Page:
by API Blog on October 26, 2014

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By Lysa Parker and Barbara Nicholson, cofounders of Attachment Parenting International and coauthors of Attached at the Heart

lysa parkerChildren learn violence in their homes and in their schools from adults whose best intentions are to train them to be obedient, law-abiding citizens. To that end, corporal punishment has been used on children in many societies for hundreds of years.

Attitudes about corporal punishment are strong, but they are finally beginning to change. More than 100 countries throughout the world have banned the use of corporal punishment in schools, and 24 countries have banned it in the home as well.

Sometimes, it takes enacting laws to change people’s belief systems, especially when re-education is provided to young people. For example, recognizing the human and civil rights of African-Americans required changing laws and, as a result, great progress has been made in the last 60 years.

barbara nicholsonGovernments can no longer ignore the evidence that hitting children teaches them to be aggressive and violent. The research is unequivocal in showing the long-term negative effects of spanking and hitting children. Some of these effects include increased child aggression, increased adult aggression, increased child delinquent and antisocial behavior, just to name a few.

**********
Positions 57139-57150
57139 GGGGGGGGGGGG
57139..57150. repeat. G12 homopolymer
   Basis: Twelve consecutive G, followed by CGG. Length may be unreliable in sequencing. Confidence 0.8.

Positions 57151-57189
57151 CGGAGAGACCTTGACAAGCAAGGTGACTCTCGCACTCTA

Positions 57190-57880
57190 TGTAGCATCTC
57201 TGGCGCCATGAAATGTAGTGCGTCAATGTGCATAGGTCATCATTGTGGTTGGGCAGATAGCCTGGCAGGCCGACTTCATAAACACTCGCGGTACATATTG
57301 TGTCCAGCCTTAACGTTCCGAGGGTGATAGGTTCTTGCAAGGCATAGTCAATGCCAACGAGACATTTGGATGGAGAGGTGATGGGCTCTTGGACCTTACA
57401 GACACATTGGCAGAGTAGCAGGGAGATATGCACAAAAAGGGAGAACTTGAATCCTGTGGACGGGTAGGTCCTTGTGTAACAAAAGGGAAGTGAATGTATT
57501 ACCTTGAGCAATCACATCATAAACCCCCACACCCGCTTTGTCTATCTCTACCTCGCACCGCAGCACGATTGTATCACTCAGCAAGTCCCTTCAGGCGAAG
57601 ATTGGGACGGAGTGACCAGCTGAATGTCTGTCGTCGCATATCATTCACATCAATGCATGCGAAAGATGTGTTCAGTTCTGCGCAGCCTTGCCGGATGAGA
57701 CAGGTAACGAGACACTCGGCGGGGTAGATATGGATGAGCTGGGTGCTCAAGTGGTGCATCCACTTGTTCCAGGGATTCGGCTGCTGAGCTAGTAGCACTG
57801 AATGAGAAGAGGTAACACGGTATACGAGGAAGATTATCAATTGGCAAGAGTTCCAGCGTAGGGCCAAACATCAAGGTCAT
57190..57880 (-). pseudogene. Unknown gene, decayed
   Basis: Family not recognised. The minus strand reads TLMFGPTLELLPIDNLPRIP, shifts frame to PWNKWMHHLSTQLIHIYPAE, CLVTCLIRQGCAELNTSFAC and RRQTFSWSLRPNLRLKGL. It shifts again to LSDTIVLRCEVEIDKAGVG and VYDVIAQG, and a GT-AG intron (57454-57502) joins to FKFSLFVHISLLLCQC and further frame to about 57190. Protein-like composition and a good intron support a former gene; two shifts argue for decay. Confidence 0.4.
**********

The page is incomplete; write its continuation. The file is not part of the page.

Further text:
How does this apply to you, the parent, in terms of disciplining your children in the home? Many child development experts agree that hitting children does not teach them right from wrong; rather, it makes them obey for the short-term when a parent is present and misbehave when the parent is not present. This means we need to have a new understanding of discipline and what we can do to instill a child’s desire to be good.

Children love their parents and inherently do want to please them. When they feel good in their relationship with their parents, when they feel valued and respected, they naturally want to be good. As they grow, we can help them develop a well-developed conscience by teaching and modeling rather than relying on punishments. The following quote says it beautifully:

“When we use punishment, our children are robbed of the opportunity to develop their own inner discipline — the ability to act with integrity, wisdom, compassion, and mercy when there is no external force holding them accountable for what they do.” ~ Barbara Coloroso from Kids Are Worth It!

The goal of positive discipline is to teach children inner-discipline, which comes from a highly developed conscience rather than the use of punishments that may include external force, shame, humiliation, isolation or coercion.

We help children develop a conscience first through a strong, connected parent-child relationship and secondly, allowing them to feel remorse and teaching them how to reconcile their mistakes.

We must also teach them to be kind, respectful and compassionate toward others, and we do that best by being the example, by modeling that behavior with our children, to “be the change we wish to see in the world.”

There can be physical reasons behind a child’s behavior, too. Some children are sensitive to certain foods; wheat, dairy, eggs, food coloring and preservatives are the most common. Low blood sugar is another common culprit. Active children burn a lot of calories, so offering small, healthy snacks between meals and keeping snacks handy while traveling can help keep moods balanced.